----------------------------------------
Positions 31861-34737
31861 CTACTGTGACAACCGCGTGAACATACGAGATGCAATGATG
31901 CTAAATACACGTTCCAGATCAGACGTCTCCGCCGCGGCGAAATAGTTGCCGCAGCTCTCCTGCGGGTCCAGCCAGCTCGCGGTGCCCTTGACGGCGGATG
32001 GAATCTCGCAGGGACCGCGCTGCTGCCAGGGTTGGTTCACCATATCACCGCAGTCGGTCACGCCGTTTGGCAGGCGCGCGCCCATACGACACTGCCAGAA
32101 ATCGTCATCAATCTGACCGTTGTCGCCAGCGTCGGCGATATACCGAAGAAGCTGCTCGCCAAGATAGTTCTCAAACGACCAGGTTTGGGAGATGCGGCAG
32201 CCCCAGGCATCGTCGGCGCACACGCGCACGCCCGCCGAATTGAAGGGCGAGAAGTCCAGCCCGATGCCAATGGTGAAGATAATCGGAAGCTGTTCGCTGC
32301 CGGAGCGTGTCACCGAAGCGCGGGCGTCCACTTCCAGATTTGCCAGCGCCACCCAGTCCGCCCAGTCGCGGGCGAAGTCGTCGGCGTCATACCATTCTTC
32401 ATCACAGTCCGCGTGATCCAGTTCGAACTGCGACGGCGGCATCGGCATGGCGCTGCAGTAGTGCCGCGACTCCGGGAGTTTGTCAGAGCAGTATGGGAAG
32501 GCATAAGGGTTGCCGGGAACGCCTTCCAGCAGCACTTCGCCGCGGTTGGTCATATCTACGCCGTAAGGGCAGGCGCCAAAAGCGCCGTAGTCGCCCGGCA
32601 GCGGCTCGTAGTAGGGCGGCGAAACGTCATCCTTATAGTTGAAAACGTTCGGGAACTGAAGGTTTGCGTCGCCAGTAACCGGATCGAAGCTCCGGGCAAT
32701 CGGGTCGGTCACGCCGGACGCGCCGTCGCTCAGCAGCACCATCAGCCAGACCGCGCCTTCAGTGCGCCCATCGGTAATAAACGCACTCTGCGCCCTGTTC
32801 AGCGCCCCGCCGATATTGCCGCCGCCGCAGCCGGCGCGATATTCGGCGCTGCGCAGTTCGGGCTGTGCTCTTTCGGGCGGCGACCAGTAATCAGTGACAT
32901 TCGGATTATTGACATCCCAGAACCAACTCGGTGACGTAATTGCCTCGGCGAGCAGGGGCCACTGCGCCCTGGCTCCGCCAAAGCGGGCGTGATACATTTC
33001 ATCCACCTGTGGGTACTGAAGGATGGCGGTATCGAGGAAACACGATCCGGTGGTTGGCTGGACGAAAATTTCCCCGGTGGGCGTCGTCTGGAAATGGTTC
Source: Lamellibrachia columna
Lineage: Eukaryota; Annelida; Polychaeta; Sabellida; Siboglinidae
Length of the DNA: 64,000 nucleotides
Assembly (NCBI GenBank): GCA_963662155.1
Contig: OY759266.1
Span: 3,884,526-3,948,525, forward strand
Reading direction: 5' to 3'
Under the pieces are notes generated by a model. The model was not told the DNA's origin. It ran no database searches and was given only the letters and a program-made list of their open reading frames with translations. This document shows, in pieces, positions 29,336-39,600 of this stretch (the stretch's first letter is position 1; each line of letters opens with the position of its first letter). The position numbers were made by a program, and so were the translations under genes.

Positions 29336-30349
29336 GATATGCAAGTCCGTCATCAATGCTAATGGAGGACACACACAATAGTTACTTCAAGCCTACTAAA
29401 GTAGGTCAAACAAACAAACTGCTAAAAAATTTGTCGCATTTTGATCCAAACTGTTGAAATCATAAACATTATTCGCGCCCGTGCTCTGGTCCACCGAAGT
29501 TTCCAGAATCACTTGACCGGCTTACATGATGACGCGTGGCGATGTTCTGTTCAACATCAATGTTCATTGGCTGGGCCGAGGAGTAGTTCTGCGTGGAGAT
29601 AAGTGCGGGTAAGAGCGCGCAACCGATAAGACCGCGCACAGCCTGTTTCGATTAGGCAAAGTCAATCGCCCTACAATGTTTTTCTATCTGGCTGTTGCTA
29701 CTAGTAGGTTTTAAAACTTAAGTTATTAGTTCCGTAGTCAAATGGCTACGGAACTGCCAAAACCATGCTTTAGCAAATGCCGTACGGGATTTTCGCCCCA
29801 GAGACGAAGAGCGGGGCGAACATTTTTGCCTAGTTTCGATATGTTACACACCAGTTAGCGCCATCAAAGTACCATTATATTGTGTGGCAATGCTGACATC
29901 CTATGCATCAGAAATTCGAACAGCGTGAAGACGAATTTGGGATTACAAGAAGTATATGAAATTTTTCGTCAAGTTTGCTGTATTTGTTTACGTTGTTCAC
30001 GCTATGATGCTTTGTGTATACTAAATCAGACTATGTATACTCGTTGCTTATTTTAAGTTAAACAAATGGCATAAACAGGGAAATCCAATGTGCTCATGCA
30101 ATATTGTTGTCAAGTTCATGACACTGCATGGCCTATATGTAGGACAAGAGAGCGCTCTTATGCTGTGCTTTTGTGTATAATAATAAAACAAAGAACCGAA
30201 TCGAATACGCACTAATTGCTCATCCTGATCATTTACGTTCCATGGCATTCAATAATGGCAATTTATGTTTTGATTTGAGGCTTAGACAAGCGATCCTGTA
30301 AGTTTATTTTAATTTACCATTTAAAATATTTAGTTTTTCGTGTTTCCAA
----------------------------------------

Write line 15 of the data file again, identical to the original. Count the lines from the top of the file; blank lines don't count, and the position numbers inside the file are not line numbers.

Source: Lamellibrachia columna